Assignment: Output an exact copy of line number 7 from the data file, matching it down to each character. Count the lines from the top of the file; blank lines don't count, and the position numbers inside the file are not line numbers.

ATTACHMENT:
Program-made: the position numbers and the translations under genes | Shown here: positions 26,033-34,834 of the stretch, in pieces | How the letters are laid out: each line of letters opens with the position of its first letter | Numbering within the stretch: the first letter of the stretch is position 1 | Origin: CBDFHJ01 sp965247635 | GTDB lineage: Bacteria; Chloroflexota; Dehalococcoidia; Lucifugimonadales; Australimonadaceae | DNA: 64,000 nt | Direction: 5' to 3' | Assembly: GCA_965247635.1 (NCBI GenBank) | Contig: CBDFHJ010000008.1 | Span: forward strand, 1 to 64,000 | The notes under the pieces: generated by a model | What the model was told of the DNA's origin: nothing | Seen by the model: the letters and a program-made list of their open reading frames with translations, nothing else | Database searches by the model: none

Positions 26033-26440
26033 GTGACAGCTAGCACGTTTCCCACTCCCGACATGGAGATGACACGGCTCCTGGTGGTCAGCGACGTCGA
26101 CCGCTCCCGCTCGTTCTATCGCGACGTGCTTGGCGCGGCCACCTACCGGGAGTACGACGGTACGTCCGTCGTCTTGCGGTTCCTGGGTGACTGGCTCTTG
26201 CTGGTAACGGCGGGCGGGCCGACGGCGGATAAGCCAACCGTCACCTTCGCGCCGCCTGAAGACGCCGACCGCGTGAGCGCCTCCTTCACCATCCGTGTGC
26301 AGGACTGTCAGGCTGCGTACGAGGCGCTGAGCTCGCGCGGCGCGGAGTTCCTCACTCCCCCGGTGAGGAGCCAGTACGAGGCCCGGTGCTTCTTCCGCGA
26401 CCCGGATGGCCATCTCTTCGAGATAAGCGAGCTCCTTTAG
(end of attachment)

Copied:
26401 CCCGGATGGCCATCTCTTCGAGATAAGCGAGCTCCTTTAG